The excellent organization, Glimmer Train
, which offers competitions to writers each month, also provides subscribers with a booklet called "Writers Ask," in which fiction writers talk about their craft, work habits, challenges, and other matters to do with putting words into an interesting order and getting them printed by a publisher. I often find what these individuals say interesting, and I thought that over the next few months I'd share some thoughts with which I agree and that any would-be author should probably take note of.
Here's Ha Jin
talking about his method, which I think makes very effective use of the different media for writing to hone text:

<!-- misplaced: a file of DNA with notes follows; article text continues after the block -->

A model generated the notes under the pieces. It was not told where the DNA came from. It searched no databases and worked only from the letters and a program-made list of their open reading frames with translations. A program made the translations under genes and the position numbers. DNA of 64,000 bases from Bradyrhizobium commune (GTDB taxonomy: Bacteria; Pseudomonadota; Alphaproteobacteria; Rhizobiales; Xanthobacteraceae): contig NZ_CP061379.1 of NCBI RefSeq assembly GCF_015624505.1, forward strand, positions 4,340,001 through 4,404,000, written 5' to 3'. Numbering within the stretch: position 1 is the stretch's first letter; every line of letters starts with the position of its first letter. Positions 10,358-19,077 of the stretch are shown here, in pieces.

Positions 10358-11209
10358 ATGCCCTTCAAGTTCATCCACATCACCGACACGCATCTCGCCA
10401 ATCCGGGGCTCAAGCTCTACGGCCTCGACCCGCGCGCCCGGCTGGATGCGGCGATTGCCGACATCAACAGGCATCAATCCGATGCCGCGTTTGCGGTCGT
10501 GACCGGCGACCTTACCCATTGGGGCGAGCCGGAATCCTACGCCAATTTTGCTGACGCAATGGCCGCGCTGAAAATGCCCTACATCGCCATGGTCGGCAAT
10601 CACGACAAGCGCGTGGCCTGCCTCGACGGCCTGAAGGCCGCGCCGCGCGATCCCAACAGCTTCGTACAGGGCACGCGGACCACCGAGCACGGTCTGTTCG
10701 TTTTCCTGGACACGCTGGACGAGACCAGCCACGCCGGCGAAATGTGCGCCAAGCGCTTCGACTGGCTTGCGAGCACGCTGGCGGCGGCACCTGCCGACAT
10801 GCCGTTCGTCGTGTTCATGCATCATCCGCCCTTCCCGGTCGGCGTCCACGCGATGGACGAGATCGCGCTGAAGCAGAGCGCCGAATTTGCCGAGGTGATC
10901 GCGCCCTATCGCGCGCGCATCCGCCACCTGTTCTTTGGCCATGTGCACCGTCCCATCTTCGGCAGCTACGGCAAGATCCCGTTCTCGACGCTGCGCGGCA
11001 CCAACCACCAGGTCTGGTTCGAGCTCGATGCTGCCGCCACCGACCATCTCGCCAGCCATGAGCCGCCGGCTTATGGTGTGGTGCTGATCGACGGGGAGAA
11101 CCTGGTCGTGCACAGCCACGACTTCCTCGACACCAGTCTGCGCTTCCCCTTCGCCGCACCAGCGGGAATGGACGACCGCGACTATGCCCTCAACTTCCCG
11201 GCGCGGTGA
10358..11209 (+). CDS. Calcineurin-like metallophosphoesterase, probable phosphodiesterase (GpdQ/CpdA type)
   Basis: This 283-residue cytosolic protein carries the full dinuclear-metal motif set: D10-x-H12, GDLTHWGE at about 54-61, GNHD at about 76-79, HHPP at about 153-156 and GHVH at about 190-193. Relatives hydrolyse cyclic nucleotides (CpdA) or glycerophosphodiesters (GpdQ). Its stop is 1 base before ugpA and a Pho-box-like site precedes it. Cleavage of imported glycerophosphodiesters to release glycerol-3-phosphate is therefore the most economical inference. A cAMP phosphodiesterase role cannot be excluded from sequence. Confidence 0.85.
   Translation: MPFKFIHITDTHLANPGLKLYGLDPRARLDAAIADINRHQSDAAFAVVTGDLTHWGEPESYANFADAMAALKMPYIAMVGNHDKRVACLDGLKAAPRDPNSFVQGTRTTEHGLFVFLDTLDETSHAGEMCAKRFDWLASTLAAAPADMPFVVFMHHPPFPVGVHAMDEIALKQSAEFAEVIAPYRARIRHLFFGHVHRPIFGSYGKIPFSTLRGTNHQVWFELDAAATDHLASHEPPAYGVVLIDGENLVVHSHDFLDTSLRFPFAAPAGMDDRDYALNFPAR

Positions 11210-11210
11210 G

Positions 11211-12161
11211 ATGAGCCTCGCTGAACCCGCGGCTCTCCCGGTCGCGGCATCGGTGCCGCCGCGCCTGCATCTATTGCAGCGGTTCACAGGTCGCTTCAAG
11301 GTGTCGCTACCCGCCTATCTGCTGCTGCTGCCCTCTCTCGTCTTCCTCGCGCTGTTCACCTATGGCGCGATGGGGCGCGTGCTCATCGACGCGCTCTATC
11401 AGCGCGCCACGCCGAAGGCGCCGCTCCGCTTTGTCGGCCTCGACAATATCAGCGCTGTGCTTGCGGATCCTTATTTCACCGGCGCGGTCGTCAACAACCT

Usually, I write longhand and then rewrite it when I'm putting it on the computer. I like the state of the screen because the text is fluid and it gives me the feeling that nothing is fixed, that I can do anything. But I have to keep a record; otherwise, I may lose some good passages. It takes a long time for me to make the text relatively fixed on the screen, and then I print it out and work on the hard copy, using different pencils over many drafts. I don't know how many drafts I go through in hard copy. I take it to the point where I don't think I can do anything about it. But nowadays, I have deadlines to meet. This is not good because the work is not fixed and finished yet. A manuscript somehow has its own demand of time and of how much energy it needs put into it. I try to always give myself enough time to edit so I can meet its demands.